The research covers international megacities — London, Seoul, Tokyo, Beijing, Shanghai, New York, Moscow, and Buenos Aires — that face unique development challenges. We also examined cases of rapidly growing agglomerations (from 1.5 to 5 million residents), including Milan, Lyon, Auckland, Copenhagen-Malmo, Montreal, and Brisbane. Other Russian metropolitan areas — Saint Petersburg, Kazan, Novosibirsk, Ekaterinburg, Rostov-on-Don, Makhachkala-Kaspiysk, Perm, Samara-Tolyatti, and Vladivostok — were incorporated as well.
Agglomeration boundaries were determined in accordance with Organisation for Economic Co-Operation and Development (OECD) methods based on population density and daily commuting patterns. We were the first to apply data from mobile phone operators in grid cells of one square kilometre to analyse agglomerations in Russia.
The team examined connections between spatial development and urban governance, innovative practices for inter-municipal cooperation, and funding mechanisms for large infrastructure projects. In addition to making detailed analyses of strategic planning documents and open sources, we conducted interviews with representatives of local governments and subject experts. This gave us deeper insight into the structures of agglomerations and helped us test our hypotheses.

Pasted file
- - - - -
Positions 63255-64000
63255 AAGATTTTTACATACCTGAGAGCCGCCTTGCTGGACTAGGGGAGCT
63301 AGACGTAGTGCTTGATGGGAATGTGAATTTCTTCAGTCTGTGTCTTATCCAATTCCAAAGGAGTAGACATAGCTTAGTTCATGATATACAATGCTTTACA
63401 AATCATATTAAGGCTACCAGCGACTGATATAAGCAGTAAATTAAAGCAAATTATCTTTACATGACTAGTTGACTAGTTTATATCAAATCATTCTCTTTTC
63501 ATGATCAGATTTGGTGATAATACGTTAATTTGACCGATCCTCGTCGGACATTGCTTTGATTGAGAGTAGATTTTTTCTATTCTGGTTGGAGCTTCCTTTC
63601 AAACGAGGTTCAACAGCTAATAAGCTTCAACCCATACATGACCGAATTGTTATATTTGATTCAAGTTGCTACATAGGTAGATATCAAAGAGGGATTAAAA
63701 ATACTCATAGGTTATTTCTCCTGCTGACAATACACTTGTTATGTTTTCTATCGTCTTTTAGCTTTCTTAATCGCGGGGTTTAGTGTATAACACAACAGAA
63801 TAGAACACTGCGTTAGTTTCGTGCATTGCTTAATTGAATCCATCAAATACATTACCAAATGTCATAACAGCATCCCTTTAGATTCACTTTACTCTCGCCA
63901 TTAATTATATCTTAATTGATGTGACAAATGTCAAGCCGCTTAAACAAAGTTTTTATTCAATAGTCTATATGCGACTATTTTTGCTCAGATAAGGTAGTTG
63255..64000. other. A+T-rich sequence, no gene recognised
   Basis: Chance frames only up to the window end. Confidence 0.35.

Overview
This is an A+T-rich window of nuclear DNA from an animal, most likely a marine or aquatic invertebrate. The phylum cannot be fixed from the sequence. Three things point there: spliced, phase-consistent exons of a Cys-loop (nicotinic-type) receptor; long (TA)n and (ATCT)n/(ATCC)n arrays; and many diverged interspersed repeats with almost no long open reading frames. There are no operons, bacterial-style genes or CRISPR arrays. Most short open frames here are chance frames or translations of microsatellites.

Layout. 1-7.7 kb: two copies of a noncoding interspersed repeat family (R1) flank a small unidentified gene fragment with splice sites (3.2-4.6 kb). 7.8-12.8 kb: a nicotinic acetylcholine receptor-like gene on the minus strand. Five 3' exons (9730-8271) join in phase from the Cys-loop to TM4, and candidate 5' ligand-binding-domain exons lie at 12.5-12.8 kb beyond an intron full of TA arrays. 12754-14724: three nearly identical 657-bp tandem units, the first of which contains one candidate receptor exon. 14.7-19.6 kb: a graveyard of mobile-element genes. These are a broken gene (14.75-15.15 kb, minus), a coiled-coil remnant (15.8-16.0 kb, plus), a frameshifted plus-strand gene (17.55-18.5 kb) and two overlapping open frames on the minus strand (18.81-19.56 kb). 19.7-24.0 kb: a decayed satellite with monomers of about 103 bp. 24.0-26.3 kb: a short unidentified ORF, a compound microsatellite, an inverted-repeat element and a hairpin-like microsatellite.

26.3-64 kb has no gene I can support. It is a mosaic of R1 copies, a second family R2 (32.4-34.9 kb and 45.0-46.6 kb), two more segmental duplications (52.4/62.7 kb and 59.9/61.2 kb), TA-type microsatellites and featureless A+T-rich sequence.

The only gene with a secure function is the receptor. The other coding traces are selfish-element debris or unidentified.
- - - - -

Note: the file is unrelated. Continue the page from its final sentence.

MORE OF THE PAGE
Key findings, cartographic data, and diagrams are available online at agglomerations.ru.
This platform helps visualise urban development in the agglomerations via ten or more socioeconomic indicators at the smallest available scale. It also shows complex metropolitan governance mechanisms and interconnections delivered in a transparent interactive format. Additionally, there is a tool that allows users to compare the agglomerations based on different criteria.